by jbardon⚡

How to Master IntelliJ to Boost Your Productivity

Picture by @clark1 from Unsplash

DISCLAMER: This isn’t some free advertising for JetBrains, this is only about a developer sharing tips about IntelliJ.

Without a doubt, the most important developer tool is the development environment (called IDE).

My favourite and the one I work with every day at work is IntelliJ (Ultimate version). In this article, I’ll share with you all the tips and tricks I’ve gathered from my experience and from my colleagues. This might help you master this tool and make your work easier.

Don’t leave if you don’t use IntelliJ or even if you hate it! I bet you can apply many of these tricks to your favourite IDE.

Table of Contents

Convert microservices into modules

If you work on many projects or your project implements a microservice architecture, you have independent projects in many directories.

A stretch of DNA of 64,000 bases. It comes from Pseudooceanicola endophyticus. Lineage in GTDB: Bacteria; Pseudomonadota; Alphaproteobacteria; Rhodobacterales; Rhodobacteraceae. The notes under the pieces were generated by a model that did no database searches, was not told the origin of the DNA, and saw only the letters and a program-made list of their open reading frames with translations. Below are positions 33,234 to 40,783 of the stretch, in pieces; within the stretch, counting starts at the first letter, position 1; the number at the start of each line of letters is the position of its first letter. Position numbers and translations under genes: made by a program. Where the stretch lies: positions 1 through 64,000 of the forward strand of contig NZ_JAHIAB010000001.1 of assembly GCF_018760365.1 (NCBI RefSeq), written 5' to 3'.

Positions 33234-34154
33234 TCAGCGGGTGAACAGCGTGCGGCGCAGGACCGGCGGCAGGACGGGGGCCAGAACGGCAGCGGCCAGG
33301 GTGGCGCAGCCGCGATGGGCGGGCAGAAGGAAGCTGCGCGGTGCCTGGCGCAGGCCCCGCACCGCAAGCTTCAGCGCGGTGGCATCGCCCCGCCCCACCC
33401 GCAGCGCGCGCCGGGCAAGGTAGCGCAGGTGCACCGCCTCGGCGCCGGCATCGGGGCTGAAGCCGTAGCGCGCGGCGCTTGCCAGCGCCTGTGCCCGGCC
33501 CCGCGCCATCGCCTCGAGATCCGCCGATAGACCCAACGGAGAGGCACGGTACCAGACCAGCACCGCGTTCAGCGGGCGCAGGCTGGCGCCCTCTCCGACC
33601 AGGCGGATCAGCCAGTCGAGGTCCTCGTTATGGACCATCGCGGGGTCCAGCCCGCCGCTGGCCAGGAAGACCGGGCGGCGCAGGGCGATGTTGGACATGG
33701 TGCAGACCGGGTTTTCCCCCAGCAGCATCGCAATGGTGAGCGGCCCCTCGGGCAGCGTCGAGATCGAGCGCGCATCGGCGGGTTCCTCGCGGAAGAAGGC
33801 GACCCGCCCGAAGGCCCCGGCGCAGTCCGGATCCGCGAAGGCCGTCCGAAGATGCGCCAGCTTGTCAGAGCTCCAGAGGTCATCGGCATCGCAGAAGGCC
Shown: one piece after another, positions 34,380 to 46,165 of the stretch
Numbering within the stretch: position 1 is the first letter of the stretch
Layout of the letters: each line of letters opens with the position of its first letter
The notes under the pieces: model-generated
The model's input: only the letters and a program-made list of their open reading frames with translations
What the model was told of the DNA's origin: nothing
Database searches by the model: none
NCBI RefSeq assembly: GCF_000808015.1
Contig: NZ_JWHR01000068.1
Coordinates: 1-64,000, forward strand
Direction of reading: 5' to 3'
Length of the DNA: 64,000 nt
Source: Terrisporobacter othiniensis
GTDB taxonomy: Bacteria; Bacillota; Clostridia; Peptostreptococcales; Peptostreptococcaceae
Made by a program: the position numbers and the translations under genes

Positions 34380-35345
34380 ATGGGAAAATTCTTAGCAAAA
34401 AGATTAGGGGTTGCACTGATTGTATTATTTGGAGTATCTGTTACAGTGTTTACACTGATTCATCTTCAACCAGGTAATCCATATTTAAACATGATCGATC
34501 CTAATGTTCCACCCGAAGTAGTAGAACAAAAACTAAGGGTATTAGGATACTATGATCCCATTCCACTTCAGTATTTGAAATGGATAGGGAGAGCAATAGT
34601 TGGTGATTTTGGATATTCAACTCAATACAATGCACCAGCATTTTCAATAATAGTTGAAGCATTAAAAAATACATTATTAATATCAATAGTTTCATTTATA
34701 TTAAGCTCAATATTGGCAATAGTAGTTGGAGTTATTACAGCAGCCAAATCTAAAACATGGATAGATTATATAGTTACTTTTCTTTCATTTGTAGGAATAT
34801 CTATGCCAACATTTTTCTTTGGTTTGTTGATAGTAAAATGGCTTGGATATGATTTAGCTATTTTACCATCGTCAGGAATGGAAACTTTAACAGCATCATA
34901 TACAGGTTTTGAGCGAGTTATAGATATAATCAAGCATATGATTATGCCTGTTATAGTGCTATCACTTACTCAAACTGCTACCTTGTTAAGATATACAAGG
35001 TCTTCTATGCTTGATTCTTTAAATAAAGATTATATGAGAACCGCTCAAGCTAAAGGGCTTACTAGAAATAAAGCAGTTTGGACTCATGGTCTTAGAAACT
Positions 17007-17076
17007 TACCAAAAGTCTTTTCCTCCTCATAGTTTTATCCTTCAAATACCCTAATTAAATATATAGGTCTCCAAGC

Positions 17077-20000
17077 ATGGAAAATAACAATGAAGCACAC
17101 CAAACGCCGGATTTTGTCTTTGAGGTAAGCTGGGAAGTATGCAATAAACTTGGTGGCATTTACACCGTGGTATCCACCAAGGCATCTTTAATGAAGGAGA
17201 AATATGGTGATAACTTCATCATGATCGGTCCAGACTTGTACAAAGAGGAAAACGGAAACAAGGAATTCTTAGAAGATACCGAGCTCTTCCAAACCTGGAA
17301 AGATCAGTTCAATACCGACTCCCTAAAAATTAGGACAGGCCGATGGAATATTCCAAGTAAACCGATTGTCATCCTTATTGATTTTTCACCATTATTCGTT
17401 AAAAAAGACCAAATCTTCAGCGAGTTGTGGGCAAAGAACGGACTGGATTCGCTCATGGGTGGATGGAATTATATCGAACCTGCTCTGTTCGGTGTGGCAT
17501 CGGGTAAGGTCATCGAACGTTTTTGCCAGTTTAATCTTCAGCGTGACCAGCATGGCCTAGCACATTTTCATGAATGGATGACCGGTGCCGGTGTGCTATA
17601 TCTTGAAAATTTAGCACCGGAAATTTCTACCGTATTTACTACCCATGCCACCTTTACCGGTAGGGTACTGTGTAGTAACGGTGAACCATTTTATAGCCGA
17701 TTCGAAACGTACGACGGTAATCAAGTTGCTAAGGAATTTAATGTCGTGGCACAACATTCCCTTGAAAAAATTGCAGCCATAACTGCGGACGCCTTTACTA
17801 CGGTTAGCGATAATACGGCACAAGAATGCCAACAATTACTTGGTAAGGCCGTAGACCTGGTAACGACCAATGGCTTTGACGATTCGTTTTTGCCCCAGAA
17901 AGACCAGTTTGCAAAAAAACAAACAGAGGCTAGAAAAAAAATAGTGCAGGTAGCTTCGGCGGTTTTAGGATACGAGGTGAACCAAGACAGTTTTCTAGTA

This means you have to create one IntelliJ project for each project directory. Yet, you can’t have more than one project in a single IntelliJ window.

Prompt if a project is already loaded (File > Open Project)

Creating modules is the solution. The idea is to create one IntelliJ project with independent modules.

Create a module from your project directory

You can manage all modules in the Project Structure window (File > Project Structure). They’re also accessible by right-clicking on a single module and choosing Open Module Settings.

Have effective code reviews

I hope you’re using a version control system such as Git or Subversion. If you aren’t, you should consider learning more about version control systems!

IntelliJ provides a good integration for VCS, especially for code reviews. If your project contains many repositories within your modules, it’s possible to visualize every commit in one place.

First, check if version control knows your directories:

File > Settings > Version Control

Then, go check this tool window:

Version Control tool window (Log tab)

You only have to enable the Show Root Names option to see the modules’ names on the left. The Paths filter allows you to filter using module names. Useful when you work on projects with a microservice architecture!

The right side of this window shows every modified file from the selected commit. You can click on Show Diff to open a new window and visualize modifications for each file.